Detectives nabbed after selling docketComment on this story
Cape Town - Two Mitchells Plain detectives have been caught selling a docket for R40 000 and were arrested by the Hawks.
Detectives swooped after the transaction took place in a parking area in Morgenster Road, Mitchells Plain, and found R40 000 on the men on Monday afternoon, police spokesman Frederick van Wyk said.
The detectives, from the Directorate of Priority Crime Investigations, or Hawks, in the Western Cape, had been probing allegations of corruption in the police.
The two local detectives, aged 30 and 42, are to appear in the Mitchells Plain Magistrate’s Court on Wednesday.
A third Cape Town police officer was sentenced on Tuesday to eight years in jail for corruption.
Sergeant Cornelius Cameron Wessels had been caught in an undercover operation in November 2012 by police, who suspected that some officers were involved in drug peddling.
In the sting, an undercover officer was “arrested” for drug possession and detained at the Cape Town Central Police Station at which Wessels was stationed, National Prosecuting Authority (NPA) spokesman Eric Ntabazalila said.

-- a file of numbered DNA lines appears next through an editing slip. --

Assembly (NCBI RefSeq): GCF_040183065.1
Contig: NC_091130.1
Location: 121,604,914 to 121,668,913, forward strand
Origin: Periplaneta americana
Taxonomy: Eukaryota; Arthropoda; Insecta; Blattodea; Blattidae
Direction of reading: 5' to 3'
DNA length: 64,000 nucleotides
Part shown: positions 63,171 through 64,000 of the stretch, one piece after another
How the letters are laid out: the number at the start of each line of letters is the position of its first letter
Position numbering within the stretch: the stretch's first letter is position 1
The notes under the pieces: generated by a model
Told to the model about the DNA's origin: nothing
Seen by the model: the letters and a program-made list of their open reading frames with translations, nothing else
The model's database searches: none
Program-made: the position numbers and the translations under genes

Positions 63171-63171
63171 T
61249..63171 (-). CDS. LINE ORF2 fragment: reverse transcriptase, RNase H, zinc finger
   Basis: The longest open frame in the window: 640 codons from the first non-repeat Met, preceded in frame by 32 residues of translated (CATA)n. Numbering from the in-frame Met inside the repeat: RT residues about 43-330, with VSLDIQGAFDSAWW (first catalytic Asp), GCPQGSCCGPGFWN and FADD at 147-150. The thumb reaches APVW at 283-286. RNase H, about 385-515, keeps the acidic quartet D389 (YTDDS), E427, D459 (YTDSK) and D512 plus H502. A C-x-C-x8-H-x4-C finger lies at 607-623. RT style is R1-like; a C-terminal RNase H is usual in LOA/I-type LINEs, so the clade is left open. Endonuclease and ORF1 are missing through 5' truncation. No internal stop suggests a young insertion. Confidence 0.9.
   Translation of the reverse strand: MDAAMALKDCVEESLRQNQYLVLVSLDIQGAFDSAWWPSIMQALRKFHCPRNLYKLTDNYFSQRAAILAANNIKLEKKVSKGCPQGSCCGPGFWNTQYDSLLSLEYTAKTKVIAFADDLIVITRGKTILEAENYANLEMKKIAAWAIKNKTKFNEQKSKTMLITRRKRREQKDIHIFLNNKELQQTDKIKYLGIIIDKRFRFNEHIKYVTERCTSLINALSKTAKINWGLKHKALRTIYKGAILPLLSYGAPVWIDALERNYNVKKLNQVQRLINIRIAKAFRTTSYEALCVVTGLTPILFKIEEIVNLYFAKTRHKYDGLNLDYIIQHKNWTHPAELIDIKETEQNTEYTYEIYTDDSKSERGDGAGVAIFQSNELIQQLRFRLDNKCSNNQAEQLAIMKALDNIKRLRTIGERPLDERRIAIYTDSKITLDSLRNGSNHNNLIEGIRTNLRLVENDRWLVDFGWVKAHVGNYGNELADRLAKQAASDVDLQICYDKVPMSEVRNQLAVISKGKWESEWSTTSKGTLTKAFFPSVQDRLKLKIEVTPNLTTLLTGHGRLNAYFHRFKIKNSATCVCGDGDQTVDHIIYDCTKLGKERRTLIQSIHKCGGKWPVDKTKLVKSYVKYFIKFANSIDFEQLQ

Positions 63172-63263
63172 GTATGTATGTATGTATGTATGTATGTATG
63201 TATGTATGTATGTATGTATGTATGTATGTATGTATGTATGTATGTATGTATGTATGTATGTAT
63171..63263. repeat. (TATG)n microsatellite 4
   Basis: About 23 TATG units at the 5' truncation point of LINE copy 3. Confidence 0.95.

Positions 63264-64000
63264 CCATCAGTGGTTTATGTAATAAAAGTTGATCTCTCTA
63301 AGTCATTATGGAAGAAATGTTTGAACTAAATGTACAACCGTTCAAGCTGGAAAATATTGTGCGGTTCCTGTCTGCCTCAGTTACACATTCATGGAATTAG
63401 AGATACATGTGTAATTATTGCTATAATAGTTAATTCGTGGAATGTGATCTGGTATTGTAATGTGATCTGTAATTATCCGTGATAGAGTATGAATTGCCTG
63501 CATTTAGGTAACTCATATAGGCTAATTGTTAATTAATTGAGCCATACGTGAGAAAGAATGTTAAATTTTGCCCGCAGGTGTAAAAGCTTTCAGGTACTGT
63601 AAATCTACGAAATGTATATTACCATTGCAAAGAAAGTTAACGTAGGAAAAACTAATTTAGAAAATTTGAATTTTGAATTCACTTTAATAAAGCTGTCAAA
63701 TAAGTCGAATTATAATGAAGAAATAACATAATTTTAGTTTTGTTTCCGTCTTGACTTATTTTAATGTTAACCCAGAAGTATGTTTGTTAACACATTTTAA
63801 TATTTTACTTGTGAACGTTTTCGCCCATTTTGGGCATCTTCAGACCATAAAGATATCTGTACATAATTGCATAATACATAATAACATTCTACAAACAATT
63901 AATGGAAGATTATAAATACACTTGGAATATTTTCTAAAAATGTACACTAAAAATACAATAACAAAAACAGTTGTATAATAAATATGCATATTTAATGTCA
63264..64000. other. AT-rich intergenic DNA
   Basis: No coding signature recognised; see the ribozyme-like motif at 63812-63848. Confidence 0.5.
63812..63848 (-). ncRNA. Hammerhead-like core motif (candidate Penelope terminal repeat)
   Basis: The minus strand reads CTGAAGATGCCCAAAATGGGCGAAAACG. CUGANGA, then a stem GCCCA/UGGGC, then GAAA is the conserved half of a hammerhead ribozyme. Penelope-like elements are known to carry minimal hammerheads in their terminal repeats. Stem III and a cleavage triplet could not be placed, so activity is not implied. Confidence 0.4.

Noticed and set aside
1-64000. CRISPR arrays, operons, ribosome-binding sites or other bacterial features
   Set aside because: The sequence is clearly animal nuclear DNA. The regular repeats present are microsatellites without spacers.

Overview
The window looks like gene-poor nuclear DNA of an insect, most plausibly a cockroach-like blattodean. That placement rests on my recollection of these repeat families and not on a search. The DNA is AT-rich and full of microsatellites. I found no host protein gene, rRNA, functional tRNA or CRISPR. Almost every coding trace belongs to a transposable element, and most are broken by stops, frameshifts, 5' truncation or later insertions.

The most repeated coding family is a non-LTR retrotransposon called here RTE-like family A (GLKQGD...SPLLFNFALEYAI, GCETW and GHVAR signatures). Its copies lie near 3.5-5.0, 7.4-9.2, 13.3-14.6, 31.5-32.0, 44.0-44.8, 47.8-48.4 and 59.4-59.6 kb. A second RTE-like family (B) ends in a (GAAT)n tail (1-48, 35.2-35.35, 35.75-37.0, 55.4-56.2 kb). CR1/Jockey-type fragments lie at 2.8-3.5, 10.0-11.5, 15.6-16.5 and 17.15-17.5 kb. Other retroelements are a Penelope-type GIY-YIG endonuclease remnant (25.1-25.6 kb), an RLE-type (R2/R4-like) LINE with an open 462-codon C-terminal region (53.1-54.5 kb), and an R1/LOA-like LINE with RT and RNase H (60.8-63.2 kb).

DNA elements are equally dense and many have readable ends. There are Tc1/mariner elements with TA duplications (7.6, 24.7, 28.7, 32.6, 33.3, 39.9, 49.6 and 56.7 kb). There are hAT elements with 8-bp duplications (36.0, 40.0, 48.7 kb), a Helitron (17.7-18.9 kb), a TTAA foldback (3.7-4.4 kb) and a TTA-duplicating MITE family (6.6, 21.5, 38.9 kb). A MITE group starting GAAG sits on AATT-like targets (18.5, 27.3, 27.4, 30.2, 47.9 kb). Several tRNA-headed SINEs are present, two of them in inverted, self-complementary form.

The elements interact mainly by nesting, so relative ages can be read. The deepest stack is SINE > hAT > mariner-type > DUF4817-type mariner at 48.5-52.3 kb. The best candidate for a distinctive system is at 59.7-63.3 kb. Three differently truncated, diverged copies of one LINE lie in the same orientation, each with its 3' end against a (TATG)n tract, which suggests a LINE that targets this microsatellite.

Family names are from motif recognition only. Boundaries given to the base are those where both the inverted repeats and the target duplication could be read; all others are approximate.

“One of the undercover police officers was handed a R100 note, with a serial number known to the police, and a white container, containing food and four sealed bags of dagga, concealed under food.
“The undercover police officer was instructed to go to Cape Town Police Station and to ask to meet Sergeant Wessels. He was told to ask Sergeant Wessels to hand over the container to the undercover agent who had been arrested for dagga possession, and then to pay Wessels.”
Wessels had given the container to the undercover officer who was in custody, despite knowing it contained drugs, Ntabazalila said.
He received the payment of R100. The note was in his possession when he was arrested.
Wessels was tried and convicted by the Bellville Specialised Commercial Crime Court.
The NPA welcomed the sentence, Ntabazalila said.
“Corruption by officers poses a fundamental threat to the government’s (crime-fighting) strategy. It undermines the government’s efforts to restore public confidence in the justice system.”
According to the police’s report for 2012/13, 892 officers across the country faced criminal charges. Of them, 319 were charged with corruption, 153 for fraud, 149 for defeating the ends of justice, 46 for extortion and 10 for bribery.